(Bloomberg) -- Prime Minister Justin Trudeau’s government has introduced a bill in Parliament that moves Canada closer to a national drug coverage program.

The legislation sets up “foundational principles” for a national drug program. As a first step, the bill establishes that the government will start negotiations with provinces to provide universal, single-payer coverage for a number of contraception and diabetes medications, Health Minister Mark Holland said Thursday at a press conference in Ottawa.

Trudeau’s government must secure agreements with each province to provide the drug coverage. Though the minister was reluctant to provide a cost estimate due to the need for provincial talks, he ultimately told reporters that the federal price tag may be around C$1.5 billion ($1.1 billion), likely starting next year.

The legislation also sets up a new Canadian Drug Agency that will work toward development of a national list of essential drugs that could eventually be covered by the government as well as a national bulk purchasing strategy. It also supports the publication of a pan-Canadian strategy on the appropriate use of prescription medications.

Taking steps toward a national drug program is a condition of the deal Trudeau’s Liberals have with the left-wing New Democratic Party, which sees the NDP support the Liberals in parliamentary votes — in effect, ensuring Trudeau stays in power. The deal is set to expire in June 2025.

“This is historic,” NDP Leader Jagmeet Singh said at a separate news conference. “This is the dream of our party since the conception of our party and we have fought tirelessly.”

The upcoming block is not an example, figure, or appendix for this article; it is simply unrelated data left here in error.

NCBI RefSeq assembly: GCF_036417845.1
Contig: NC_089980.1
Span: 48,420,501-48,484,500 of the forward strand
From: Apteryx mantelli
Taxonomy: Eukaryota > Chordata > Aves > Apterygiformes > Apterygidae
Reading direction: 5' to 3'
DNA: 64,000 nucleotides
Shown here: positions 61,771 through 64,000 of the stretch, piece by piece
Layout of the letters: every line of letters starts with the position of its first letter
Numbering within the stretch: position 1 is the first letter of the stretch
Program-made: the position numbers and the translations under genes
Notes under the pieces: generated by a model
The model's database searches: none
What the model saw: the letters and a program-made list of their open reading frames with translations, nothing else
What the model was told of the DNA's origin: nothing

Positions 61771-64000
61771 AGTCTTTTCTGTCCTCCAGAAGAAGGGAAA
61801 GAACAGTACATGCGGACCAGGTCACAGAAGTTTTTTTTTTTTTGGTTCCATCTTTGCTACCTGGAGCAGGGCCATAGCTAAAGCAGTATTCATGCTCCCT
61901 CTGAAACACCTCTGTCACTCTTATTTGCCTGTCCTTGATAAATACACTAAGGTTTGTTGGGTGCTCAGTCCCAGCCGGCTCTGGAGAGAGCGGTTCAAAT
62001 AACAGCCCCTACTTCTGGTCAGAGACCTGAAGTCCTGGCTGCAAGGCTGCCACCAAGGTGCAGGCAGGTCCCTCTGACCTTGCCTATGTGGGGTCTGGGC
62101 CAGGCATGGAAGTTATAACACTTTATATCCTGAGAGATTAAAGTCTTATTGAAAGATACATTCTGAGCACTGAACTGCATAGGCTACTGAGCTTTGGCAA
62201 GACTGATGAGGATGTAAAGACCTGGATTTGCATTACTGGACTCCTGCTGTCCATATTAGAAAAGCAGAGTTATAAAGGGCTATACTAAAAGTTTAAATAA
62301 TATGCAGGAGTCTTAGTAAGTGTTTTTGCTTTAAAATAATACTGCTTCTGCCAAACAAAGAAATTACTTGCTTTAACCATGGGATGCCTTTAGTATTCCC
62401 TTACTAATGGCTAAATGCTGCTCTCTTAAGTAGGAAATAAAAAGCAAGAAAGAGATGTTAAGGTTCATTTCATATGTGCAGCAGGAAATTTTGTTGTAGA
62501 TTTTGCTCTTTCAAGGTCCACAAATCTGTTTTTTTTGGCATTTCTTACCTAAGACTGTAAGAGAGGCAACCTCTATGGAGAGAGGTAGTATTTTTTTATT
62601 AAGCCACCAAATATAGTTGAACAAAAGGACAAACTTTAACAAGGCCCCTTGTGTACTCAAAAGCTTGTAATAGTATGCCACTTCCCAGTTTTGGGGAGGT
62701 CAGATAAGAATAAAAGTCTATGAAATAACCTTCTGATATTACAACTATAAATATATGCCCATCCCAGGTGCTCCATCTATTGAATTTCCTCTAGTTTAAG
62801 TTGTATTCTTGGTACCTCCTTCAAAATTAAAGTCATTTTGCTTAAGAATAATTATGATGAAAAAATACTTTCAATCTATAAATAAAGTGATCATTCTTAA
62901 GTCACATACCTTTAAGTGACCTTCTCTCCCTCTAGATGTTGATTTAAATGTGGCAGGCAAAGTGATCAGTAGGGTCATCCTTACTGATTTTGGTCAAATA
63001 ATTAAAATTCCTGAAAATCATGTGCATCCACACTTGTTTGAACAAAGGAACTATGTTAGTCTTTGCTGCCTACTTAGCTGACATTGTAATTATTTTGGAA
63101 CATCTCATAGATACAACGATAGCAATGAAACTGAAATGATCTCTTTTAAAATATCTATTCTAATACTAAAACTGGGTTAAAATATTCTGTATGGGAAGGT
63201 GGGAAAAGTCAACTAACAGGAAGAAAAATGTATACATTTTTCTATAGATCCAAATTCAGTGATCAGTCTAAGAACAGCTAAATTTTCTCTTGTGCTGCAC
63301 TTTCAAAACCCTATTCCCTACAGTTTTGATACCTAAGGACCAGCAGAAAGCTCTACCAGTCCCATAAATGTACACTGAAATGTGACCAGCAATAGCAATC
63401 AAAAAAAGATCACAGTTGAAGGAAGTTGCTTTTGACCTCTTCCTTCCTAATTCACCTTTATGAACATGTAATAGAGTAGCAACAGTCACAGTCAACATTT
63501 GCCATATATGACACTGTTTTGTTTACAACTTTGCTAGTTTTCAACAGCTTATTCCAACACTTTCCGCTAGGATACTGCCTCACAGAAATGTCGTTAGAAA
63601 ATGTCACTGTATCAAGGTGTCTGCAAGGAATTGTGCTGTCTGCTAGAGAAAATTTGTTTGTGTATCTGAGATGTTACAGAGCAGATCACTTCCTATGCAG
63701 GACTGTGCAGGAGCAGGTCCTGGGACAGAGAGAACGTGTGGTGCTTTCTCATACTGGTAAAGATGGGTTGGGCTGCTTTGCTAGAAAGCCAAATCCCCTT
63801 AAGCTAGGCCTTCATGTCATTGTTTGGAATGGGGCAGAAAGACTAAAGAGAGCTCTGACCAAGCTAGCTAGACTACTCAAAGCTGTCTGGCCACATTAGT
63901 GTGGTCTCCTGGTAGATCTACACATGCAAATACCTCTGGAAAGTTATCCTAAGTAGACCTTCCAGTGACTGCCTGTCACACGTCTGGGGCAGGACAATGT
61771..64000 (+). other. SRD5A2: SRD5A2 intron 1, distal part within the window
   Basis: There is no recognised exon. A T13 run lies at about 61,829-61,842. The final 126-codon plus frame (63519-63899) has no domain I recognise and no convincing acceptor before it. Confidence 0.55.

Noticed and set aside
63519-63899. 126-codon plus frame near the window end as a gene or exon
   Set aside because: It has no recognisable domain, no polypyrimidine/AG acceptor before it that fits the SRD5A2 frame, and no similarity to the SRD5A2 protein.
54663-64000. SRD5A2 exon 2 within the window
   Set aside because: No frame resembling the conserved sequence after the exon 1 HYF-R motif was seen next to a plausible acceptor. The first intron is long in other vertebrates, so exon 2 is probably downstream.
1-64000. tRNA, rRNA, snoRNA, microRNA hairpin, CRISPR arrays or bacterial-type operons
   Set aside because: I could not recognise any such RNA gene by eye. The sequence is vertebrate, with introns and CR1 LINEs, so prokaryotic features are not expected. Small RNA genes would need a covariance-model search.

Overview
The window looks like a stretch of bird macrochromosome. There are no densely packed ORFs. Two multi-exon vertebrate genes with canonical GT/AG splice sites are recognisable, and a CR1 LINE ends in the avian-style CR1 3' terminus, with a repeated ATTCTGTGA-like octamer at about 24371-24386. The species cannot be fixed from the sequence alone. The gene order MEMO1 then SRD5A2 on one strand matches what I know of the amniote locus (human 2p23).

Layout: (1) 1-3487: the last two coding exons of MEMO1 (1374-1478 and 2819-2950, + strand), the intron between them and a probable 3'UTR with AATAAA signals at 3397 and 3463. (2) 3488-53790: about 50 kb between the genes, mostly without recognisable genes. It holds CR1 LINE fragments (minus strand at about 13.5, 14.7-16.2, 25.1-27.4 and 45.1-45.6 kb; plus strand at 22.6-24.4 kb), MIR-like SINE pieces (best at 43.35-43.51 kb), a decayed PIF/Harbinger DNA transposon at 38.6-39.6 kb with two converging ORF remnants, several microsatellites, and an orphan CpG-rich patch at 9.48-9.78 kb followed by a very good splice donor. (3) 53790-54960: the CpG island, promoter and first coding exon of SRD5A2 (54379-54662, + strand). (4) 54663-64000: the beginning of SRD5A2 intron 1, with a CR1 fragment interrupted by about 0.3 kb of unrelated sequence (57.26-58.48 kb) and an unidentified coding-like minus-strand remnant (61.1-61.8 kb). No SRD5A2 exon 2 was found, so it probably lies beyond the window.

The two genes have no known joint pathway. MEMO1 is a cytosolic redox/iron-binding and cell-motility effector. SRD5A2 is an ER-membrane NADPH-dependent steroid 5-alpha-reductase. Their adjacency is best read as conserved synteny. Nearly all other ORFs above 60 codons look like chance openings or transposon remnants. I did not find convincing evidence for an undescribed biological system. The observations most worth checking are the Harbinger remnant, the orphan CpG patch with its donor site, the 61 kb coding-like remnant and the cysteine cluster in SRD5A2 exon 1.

Read More: Trudeau’s Deal for Left-Wing Support Signals More Spending Ahead

The Canadian Chamber of Commerce has called the plan for a national drug program “concerning,” saying that a single-payer universal system would be “a complicated and costly solution.” The group pointed to an October report that estimated public sector spending under such a plan would reach C$38.9 billion annually, though there would also be economy-wide savings in total spending on drugs.

Read More: Trudeau’s Deal for Left-Wing Support Signals More Spending Ahead

Most Canadians already have coverage of prescription drugs through employer-sponsored insurance plans. Provinces and territories — which are primarily responsible for health care in Canada — also offer some drug coverage, either based on income or targeting specific vulnerable groups.

Alberta and Quebec have already said they plan to opt out of the program and seek per-capita funding from the federal government to bolster their own drug programs. 

Holland said he spoke with the health ministers of both provinces and left those conversations feeling optimistic, adding that “we can find answers.”

Questions remain about how an expected federal election in 2025 could upend the long-term plan to establish a universal drug coverage program. Pierre Poilievre’s Conservatives are leading in the polls and have pledged to cut back on spending.

(Adds details from news conference.)

©2024 Bloomberg L.P.